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I am working on a software project in my college. And I want to make it open source. But I want that people to only contribute to the project. I don't want that they should also release a project using my source with some modifications.

So what will be the best Licence to use with my project ?

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Are you planning to use sourceforge or google code? Apart from CC mentioned below I'd also consider GPL or Apache License. –  ott-- May 18 '13 at 16:06
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@ott GPL and Apache licenses both allow the creation of derivative work that is what omerjerk wants to avoid –  Remo.D May 18 '13 at 17:31
    
@Remo.D ok, somehow I missed that point. –  ott-- May 18 '13 at 18:52
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As noted in the answers, there's nothing "Open Source" about this sort of project. –  Ross Patterson May 18 '13 at 19:48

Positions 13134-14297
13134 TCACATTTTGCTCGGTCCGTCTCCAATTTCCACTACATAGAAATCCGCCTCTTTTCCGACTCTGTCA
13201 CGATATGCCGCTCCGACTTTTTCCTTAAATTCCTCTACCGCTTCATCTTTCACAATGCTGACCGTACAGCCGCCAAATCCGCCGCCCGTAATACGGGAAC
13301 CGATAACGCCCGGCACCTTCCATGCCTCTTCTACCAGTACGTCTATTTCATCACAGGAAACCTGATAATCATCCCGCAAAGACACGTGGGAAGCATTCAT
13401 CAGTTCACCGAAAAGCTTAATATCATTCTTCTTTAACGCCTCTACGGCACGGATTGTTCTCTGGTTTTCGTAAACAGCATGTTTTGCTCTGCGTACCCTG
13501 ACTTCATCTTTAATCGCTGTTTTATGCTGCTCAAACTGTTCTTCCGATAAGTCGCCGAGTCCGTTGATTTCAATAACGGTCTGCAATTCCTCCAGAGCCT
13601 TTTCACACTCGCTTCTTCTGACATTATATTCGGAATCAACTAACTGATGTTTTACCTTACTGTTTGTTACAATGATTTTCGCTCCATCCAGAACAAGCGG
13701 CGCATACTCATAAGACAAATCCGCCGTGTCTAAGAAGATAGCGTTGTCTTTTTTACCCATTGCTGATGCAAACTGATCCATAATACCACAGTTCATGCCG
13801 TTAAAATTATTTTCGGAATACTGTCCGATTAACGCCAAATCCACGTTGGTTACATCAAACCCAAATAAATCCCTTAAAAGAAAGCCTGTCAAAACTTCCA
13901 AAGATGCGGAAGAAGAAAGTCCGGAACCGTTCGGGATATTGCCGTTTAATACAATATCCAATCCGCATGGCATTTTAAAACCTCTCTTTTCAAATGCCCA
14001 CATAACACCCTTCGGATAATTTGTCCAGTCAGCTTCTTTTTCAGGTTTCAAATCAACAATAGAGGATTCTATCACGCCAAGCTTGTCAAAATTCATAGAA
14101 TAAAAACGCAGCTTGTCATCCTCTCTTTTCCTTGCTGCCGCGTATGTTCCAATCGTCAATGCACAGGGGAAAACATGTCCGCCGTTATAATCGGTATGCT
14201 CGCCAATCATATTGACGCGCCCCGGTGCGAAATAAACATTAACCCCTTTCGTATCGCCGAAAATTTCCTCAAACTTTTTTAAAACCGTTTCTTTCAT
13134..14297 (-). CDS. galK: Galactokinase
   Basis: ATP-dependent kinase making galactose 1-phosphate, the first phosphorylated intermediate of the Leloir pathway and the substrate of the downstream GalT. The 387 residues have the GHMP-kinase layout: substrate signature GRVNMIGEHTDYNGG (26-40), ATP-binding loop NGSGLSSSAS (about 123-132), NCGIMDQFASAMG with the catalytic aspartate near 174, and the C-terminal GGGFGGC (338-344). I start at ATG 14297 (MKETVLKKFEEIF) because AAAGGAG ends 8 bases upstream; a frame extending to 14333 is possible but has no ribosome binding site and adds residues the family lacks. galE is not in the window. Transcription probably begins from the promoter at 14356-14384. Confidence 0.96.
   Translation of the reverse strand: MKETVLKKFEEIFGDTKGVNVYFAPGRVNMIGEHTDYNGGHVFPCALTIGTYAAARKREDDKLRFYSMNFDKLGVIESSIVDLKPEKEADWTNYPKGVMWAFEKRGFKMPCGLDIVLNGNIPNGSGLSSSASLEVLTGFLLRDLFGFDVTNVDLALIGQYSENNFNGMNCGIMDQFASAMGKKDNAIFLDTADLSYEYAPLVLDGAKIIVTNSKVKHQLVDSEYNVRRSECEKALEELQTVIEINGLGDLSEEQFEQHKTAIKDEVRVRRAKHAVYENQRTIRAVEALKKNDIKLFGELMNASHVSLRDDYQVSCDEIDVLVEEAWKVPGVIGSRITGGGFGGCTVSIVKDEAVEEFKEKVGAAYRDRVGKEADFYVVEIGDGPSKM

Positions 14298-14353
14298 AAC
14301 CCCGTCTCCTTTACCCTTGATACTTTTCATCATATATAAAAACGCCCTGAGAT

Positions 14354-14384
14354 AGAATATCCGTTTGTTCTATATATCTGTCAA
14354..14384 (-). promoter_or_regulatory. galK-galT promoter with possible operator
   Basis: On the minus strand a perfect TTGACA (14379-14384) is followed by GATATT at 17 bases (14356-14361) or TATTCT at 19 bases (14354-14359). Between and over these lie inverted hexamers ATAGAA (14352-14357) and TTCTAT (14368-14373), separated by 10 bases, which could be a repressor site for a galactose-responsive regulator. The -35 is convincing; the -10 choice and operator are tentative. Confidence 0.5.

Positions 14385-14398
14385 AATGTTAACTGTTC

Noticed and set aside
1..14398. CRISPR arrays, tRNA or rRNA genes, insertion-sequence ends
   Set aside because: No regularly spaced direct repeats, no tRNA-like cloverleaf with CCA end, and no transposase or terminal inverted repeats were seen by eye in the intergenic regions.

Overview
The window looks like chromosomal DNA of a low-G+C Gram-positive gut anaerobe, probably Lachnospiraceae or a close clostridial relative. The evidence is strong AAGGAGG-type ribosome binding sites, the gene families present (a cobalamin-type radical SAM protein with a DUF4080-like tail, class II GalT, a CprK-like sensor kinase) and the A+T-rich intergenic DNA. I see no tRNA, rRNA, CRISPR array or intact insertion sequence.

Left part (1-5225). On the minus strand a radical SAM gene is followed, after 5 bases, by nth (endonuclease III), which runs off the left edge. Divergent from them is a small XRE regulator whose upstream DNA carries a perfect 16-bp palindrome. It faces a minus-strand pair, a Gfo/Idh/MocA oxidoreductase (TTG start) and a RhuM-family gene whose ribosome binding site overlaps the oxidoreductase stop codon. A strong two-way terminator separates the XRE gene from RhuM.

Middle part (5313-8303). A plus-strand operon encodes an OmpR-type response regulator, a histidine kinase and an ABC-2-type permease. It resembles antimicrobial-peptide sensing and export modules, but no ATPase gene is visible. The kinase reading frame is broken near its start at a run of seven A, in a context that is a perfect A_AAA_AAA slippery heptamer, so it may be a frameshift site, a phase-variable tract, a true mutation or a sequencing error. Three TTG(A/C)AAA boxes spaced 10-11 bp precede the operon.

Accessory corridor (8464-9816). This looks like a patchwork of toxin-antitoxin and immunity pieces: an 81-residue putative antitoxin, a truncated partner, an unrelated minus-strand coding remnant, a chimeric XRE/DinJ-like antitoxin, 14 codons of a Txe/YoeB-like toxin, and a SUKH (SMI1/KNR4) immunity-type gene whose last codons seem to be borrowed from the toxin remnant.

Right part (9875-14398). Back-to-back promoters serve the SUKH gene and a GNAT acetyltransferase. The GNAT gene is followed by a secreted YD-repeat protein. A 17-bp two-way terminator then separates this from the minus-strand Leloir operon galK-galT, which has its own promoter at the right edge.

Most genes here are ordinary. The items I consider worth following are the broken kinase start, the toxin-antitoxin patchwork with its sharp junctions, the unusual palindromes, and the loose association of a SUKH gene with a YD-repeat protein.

Thank all of you .... I now got the actual meaning of open source. –  omerjerk May 19 '13 at 4:44

2 Answers 2

up vote 5 down vote accepted

You can distribute the code under the Creative Commons Attribution-No Derivative Works (by-nd) license, but it will generally not be considered to be open source due to the restriction on derived projects.

If your concern is that different, possibly incompatible, versions would start to float around that claim to be the same software, you might be better of by simply requiring that derived projects don't claim to be an official, sanctioned by you, version. One way to do that is to register a trademark on your project. (See here for an example how that can work.)

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No "Open Source" license would prevent the creation of derivative works, it would defeat the basic purpose of open source which is "make the code public to increase the community knowledge".

You can check the definition at the "Open Source Iniative" web site.

What you look for seems more a "Work for me for free" license, I'm not sure there's one.

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